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Castlegar’s new curbside organics program cuts garbage volume in half

The program is now two months old
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Castlegar is sending 23 tonnes of organics to the RDCK compost facility each week. Photo: Metro Creative Stock

Two months into Castlegar’s new waste and organics collection program, the city is seeing a noticeable reduction on trash headed to the landfill.

Prior to the addition of curbside organics collection, Waste Management collected an average of 53.8 tonnes of garbage each collection day within the city. Garbage collection takes place every other week.

The average amount picked up now is 26.2 tonnes per collection, an almost 50-per-cent reduction.

An average of 23.4 tonnes of organics is now collected each week.

When combined together, the new tonnage over two weeks equals 73 tonnes, which is 19 tonnes more than before the organics program was initiated. But Castlegar’s municipal services director Chris Hallam says the increase is due to the addition of yard waste entering the curbside collection stream.

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In addition to environmental benefits, diverting organics from the garbage stream to the organic compost stream also has the potential to save the city money. Tipping fees at the landfill for garbage are $137 per ton and tipping fees at the regional district’s compost facility for organics are $88 per ton.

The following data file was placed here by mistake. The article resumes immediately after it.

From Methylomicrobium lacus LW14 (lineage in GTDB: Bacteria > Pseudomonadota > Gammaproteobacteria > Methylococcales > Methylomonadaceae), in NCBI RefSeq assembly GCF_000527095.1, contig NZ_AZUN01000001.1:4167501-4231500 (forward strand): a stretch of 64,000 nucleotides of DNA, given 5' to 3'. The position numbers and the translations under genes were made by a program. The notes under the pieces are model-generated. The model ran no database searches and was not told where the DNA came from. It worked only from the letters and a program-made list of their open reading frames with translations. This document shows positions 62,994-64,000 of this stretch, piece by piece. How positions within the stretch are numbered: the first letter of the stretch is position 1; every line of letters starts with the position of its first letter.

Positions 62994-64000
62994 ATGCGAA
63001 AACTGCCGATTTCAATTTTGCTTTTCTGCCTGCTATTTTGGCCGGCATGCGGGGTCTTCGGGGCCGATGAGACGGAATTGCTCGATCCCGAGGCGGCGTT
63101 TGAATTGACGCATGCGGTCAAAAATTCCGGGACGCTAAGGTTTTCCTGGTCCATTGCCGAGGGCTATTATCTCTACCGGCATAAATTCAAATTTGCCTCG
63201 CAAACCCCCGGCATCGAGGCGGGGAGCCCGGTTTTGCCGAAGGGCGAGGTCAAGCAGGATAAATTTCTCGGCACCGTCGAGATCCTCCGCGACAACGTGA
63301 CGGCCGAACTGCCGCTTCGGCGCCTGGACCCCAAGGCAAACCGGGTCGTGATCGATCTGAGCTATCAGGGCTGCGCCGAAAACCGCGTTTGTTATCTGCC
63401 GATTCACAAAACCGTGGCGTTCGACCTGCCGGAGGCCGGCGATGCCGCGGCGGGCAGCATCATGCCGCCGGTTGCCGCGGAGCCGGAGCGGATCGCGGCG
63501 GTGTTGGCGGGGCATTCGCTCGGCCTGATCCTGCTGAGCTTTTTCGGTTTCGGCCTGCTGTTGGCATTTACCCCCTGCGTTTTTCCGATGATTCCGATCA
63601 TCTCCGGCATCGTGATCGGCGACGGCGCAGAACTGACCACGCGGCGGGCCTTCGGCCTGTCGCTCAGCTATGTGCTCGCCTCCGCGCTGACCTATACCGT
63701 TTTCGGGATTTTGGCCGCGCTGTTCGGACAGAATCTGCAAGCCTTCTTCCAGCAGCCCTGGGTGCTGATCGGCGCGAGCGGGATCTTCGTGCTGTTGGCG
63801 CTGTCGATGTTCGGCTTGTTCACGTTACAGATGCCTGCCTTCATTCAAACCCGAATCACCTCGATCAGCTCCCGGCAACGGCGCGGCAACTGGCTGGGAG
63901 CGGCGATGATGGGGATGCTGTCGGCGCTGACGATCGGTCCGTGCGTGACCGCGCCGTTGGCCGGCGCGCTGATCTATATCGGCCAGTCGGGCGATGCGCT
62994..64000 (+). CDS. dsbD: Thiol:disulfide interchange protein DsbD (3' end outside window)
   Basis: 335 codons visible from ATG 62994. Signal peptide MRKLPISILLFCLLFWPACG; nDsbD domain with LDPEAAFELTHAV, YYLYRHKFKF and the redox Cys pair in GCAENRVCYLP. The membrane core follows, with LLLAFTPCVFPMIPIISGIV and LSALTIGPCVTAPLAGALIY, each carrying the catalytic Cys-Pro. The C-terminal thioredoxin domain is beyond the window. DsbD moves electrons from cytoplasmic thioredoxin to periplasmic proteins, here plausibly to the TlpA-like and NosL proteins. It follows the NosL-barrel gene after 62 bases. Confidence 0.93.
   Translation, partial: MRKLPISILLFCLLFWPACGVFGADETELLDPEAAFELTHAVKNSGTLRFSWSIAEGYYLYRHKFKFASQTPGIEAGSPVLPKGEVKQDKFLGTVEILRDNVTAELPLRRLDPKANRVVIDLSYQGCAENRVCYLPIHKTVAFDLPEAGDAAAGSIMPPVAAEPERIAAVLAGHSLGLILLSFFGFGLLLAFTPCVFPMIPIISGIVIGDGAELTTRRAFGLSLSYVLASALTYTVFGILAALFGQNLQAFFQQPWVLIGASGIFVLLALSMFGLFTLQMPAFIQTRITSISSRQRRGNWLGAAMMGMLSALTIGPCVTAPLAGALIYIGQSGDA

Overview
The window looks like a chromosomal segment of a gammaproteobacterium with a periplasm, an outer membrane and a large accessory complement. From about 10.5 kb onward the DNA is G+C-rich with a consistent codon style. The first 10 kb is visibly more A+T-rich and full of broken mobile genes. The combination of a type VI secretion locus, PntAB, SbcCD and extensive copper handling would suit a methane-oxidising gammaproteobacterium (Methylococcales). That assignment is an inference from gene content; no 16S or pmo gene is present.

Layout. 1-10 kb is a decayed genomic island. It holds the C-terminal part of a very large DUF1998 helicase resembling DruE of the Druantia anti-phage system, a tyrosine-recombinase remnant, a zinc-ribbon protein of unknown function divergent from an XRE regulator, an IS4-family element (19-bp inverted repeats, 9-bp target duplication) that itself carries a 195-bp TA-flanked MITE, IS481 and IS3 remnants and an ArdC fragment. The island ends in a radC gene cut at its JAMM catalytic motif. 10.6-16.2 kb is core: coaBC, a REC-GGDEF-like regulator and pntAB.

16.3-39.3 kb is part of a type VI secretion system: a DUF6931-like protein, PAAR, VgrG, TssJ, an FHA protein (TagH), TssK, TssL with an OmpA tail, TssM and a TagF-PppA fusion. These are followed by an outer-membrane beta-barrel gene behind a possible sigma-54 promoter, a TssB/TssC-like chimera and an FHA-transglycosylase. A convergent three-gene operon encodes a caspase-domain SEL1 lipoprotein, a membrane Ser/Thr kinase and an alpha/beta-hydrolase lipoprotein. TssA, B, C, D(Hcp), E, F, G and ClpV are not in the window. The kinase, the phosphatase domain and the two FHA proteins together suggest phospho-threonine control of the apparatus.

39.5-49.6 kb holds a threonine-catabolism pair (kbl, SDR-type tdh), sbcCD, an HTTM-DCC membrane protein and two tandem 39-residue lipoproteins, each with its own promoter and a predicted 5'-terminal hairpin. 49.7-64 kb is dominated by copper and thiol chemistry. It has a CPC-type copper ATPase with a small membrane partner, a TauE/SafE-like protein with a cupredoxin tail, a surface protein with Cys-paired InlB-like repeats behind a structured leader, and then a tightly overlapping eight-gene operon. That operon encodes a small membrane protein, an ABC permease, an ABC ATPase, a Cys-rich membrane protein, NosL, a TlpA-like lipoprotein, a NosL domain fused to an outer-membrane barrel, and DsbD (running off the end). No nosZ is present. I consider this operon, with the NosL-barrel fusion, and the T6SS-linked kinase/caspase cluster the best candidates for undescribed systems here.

Under the current averages, the city has not realized these savings. Some of that is due to a number of organics loads being rejected and sent to the landfill because they contained garbage, especially in the first few weeks of the program.

The city expects more garbage diversion as the program continues.

As for the long-term financial implications of the program, the outcome will vary depending on whether the city decides to keep the yard-waste facility at the Castlegar Community Complex open or not. The facility costs taxpayers $125,000 each year.

Yard waste can now be placed in the curbside collection bins each week, creating a duplication of services.

Initially, the city planned to close the facility, but public outcry provoked a change of mind.

This summer, city council decided to wait until the new program was in place for at least a year before making a decision on the closure of the yard waste facility.

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Betsy Kline

About the Author: Betsy Kline

After spending several years as a freelance writer for the Castlegar News, Betsy joined the editorial staff as a reporter in March of 2015. In 2020, she moved into the editor's position.
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